1876 documents that launched MLB headed for auction

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1876 documents that launched MLB headed for auction

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SCP Auctions
The original constitution setting out the rules for the National League in 1876 will go on the block next month.

It could be called the Ten Commandments of Major League Baseball, even though it’s 74 pages long. Or perhaps, since it has just been discovered, it could be baseball’s version of the Dead Sea Scrolls.

Regardless, the 1876 “Founding Documents and Original Constitution of Major League Baseball” are a valuable piece of sports memorabilia. The documents will go on sale May 24 in online bidding sponsored by SCP AuctionsSports Collectors Daily reported.

The artifact is a handwritten document that officials from California-based SCP Auctions claim is of “unprecedented historical significance.” The contents became part of baseball’s early bylaws, but the location of the original documents had been a mystery. They had been in the possession of the family of a longtime National League executive and had been passed down through the generations, Sports Collectors Daily reported.

“This is a huge revelation,” SCP Auctions Vice President Dan Imler told USA Today. “This is not a document that has made the rounds publicly. It’s never been exhibited in a major institution. It’s never been sold previously in a prior auction. It has never appeared anywhere.”

Baseball became a professional sport in 1869 thanks to the barnstorming tour of the Cincinnati Red Stockings, and in 1871 the National Association was formed. But after the 1875 season, baseball owners realized that more rules and structure were needed to make baseball more successful and profitable. In a meeting held on Feb. 2, 1876, in New York, Chicago White Stockings owner William Hulbert proposed a blueprint for operating professional baseball.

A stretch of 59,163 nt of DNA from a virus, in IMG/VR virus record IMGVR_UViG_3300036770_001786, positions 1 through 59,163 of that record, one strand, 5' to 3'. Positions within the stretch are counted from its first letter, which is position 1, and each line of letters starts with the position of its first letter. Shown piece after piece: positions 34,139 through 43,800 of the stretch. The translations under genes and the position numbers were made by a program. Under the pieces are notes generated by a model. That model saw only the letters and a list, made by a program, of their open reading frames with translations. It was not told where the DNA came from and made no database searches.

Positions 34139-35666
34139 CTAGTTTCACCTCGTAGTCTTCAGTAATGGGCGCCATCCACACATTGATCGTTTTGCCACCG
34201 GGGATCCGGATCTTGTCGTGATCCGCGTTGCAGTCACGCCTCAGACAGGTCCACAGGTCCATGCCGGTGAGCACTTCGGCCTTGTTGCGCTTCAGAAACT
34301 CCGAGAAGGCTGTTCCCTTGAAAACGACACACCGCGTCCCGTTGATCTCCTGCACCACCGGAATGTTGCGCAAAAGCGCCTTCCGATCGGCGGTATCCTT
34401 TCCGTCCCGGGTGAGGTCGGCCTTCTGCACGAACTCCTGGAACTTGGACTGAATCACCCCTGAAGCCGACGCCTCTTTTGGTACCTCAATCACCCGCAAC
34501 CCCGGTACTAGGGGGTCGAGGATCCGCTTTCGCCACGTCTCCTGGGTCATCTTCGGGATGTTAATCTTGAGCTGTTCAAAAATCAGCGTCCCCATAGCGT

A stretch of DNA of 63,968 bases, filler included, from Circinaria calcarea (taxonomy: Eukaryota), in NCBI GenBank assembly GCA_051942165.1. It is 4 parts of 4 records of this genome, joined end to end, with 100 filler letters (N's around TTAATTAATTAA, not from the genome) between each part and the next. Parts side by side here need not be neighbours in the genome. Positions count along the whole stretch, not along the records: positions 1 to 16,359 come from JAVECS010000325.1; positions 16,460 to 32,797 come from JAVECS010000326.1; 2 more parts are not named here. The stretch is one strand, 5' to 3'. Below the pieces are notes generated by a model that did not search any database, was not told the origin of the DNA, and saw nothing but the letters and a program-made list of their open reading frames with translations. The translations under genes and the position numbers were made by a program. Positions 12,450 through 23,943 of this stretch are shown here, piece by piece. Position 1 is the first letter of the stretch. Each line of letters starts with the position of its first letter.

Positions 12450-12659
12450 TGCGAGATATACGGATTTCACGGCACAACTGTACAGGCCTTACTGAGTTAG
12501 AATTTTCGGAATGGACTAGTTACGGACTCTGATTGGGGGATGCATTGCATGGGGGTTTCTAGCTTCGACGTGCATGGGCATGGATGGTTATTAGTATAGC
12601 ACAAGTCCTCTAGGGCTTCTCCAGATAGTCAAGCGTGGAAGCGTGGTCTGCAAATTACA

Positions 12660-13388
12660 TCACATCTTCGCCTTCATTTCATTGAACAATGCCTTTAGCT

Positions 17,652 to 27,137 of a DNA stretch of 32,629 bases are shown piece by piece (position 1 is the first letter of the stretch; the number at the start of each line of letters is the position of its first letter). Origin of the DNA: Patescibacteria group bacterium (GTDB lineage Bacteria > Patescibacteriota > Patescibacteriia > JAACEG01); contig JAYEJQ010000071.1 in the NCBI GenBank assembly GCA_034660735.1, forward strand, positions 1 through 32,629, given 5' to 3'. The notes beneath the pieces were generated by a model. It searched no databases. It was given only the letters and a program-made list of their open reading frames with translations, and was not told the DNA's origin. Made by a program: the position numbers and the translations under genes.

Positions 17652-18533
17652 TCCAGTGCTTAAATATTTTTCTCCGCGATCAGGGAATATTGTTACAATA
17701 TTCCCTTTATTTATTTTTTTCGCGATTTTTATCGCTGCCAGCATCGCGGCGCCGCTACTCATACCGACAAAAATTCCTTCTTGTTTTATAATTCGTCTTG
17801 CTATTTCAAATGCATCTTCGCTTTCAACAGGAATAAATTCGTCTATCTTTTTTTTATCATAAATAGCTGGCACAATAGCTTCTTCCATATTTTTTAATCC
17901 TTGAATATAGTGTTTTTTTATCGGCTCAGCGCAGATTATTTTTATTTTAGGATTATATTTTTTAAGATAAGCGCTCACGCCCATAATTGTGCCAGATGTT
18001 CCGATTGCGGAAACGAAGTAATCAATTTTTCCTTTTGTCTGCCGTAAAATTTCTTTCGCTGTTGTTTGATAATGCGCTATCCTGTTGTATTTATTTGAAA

The other owners hammered out a plan and a new association was formed, dubbed “The National League of Professional Base Ball Clubs.” The league’s inaugural franchises would be located in Chicago, Boston, Cincinnati, New York, Philadelphia, St. Louis, Hartford and Louisville.

Copies of the plan were given to each club but the one coming to SCP Auctions is the first original known to have survived, Sports Collectors Daily reported.

“Very few documents of this importance exist in tangible form,” Imler told USA Today.

“It's really remarkable to think that a document of such historical importance has never been unearthed until now," SCP Auctions spokesman Terry Melia said Sunday. "We're just excited to see what kind of reaction the original MLB constitution gets from the collecting community when our online bidding starts May 24.

“We expect it will be very strong." 

Authenticating the constitution took several months, as experts confirmed the age of the ink and the paper. The handwriting was analyzed and baseball historian John Thorn added his expertise as a consultant, USA Today reported. 

The baseball constitution continues a trend of originating documents that have come to auction. In 2016, SCP Auctions sold a set of 1857 documents representing the original rules of baseball for $3.26 million on auction, Sports Collectors Daily reported. James Naismith’s original 13-page “Rules of Basket Ball” sold for $4.34 million in 2010 by Sotheby’s to a consortium put together by Josh Swade, who chronicled his quest in his 2013 book, “The Holy Grail of Hoops One Fan’s Quest to Buy the Original Rules of Basketball,” and in an ESPN documentary.

The SCP auction for the baseball constitution documents will close on June 10.

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